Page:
Last Updated: 6.30.2020 @ 11:30 am
DISCLAIMER: The following information is a guide, not intended to be used as legal advice, and no attorney client relationship is established by any communication through this website. Because every situation and every workplace is different we ask that you contact us with specific questions.
State Unemployment Aid
- Ohio’s current one-week waiting period before an individual can receive unemployment will be waived.
- Ohio Department of Job and Family Services will waive employer penalties for late reporting and payments for the next quarter to assist employers impacted by the lack of staff availability.
- Those that are quarantined by a doctor or by their employer will be considered unemployed and will be eligible for unemployment benefits.
- Those currently receiving unemployment benefits will not be asked to show they are seeking work during this period.
- Employees imposing self-quarantine who are not showing symptoms will not be, in most cases, eligible for unemployment benefits.
- Visit www.unemployment.ohio.gov for additional information.
- On June 16, 2020 Governor DeWine signed Executive Order 2020-24D. The Executive Order stated that there is a presumption that an employer’s job offer of returning the employee to the same position as before the Director of Health’s Order is presumed to be “suitable work” as defined by Ohio unemployment compensation law. Therefore, individuals who refuse such an offer of “suitable work” would probably lose their unemployment benefits unless they had “good cause” for such refusal. The Executive Order specified five (5) reasons as “good cause” to refuse suitable work as follows:
1. A medical professional’s recommendation that an individual not return to work because he/she falls into a category that is considered “high risk” for contracting COVID-19 by the Centers for Disease Control and Prevention and the employer cannot offer teleworking options; or
2. The employee is sixty-five years of age or older; or
3. Tangible evidence of a health and safety violation by the employer that does not allow the employee to practice social distancing, hygiene, and wearing protective equipment; or
4. Potential exposure to COVID-19 and subject to a prescribed quarantine period by a medical or health professional; or
5. Staying home to care for a family member who is suffering from COVID-19 or subject to a prescribed quarantine period by a medical or health professional.
Notably among those who no longer qualify for Ohio’s unemployment benefits are those who quit or declined work because of childcare issues. However, such individuals may still qualify for special federal coronavirus unemployment benefits at $600 per week.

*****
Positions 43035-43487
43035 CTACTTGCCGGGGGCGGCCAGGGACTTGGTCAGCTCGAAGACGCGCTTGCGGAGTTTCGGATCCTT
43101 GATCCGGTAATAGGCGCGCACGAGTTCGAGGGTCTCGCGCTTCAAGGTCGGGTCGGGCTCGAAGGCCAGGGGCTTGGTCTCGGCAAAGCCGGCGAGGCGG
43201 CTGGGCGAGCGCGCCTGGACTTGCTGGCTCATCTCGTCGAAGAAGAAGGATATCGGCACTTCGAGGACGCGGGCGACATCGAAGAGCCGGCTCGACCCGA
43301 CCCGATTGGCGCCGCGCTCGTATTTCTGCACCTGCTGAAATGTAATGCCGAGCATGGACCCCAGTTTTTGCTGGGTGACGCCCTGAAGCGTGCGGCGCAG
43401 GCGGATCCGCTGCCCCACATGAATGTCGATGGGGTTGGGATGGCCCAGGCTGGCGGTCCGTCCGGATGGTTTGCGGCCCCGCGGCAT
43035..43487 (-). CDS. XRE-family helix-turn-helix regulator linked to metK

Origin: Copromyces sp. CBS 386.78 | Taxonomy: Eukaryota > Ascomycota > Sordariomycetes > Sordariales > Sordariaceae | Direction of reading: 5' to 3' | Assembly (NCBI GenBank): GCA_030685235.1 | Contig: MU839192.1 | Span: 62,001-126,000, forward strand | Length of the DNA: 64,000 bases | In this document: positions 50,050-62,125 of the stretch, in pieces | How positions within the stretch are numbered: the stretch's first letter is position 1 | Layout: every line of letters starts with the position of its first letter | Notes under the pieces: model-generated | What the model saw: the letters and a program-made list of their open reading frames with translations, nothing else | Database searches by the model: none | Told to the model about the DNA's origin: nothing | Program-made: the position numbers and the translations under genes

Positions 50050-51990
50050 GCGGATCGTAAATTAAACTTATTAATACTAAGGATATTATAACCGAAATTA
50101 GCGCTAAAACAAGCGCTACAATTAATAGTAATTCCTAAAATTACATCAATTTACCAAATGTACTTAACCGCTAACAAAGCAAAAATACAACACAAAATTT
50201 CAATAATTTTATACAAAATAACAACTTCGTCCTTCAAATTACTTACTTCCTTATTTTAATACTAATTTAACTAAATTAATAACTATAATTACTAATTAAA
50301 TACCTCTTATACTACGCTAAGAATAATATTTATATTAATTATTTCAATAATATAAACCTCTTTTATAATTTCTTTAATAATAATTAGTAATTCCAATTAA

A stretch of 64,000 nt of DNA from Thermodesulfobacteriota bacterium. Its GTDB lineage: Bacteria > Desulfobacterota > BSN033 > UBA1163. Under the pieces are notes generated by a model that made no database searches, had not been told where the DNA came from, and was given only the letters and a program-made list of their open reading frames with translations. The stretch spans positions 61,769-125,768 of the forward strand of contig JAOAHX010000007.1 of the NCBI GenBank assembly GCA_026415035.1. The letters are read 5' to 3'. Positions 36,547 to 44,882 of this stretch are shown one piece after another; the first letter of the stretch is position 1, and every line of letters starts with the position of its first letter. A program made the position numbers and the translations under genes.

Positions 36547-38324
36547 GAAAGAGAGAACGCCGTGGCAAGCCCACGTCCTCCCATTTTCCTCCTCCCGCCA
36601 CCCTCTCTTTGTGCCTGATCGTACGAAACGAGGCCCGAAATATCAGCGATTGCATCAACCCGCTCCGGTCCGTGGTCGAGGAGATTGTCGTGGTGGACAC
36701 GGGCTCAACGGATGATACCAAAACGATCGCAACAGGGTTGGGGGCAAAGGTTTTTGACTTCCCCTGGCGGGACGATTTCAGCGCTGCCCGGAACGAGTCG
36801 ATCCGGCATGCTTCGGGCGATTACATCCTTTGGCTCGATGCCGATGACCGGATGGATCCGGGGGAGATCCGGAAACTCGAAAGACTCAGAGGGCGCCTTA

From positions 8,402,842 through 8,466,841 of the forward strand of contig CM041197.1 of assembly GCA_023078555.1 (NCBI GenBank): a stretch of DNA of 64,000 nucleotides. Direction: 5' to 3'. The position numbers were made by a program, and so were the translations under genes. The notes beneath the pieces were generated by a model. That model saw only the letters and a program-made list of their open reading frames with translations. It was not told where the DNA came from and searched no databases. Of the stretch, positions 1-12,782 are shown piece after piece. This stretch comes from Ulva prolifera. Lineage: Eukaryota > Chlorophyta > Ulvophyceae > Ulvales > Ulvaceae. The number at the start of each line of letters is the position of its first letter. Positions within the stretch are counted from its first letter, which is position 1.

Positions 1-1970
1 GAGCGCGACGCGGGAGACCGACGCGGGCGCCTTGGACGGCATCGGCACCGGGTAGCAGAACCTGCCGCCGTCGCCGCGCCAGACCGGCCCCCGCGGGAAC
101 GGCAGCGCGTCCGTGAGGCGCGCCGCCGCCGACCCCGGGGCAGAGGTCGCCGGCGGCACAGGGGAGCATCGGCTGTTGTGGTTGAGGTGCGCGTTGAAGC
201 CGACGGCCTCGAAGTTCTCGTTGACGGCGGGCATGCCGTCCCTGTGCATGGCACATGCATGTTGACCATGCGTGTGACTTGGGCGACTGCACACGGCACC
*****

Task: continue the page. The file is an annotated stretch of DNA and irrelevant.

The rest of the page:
Federal Unemployment Aid
- The Bill amends the Social Security Act by providing $1 billion in 2020 for emergency grants to states for activities related to processing and paying unemployment insurance benefits, under certain conditions.
- $500 million would be reserved for emergency grants to states which experienced at least a 10 percent increase in unemployment. Those states would be eligible to receive an additional grant, in the same amount as the initial grant, to assist with costs related to the unemployment spike, and would also be required to take steps to temporarily ease eligibility requirements that are limiting access to unemployment insurance benefits during the COVID-19 outbreak, like work search requirements, required waiting periods, and requirements to increase employer unemployment insurance benefits taxes if they have high layoff rates.
Q:. We have not sent out layoff notices yet for employees. Can they file unemployment prior to receiving something in writing from us?
A:. An employee can file for unemployment anytime they want including while employed. The claim is set up, the benefit year established, and the base period for the earnings and calculations of the payment rate is accomplished. However, the weeks for which the employee worked while requesting unemployment benefits will be denied. Unemployment compensation is a determination made on a week by week basis so the employee must be unemployed, ready, willing and able to work, and separated from employment for a non-disqualifying reason in order to qualify for unemployment compensation for that week.
Q: When taking employees temps as they enter the building, is there a requirement to have that be private from other employees – example a line of employees waiting to be screened and temp’d?
A: Yes. Recommend drive through, having employees take temperatures at home, or a line with at least 6 feet of distance between each person for privacy and safety reasons. Any medical information must remain private.
Q: If we reduce a full-time employee’s hours from 40 to 20, can they file for unemployment for the lost wages?
A: Yes, employees can get unemployment compensation for a reduction in hours.
Q:If an asymptomatic employee imposes a self-quarantine because of the coronavirus, will they be eligible for unemployment benefits?
A: In most cases, no. Unemployment benefits are available to individuals who are totally or partially unemployed due to no fault of their own. In this example, the individual-not the employer-is choosing not to work and, therefore, would be ineligible. However, the facts of each circumstance are important. If the employer allowed this individual to telework, they would not qualify for benefits because they would not be unemployed. If the employer required the individual to stay home but did not offer telework, the individual might be eligible for benefits if they met the monetary and weekly eligibility criteria.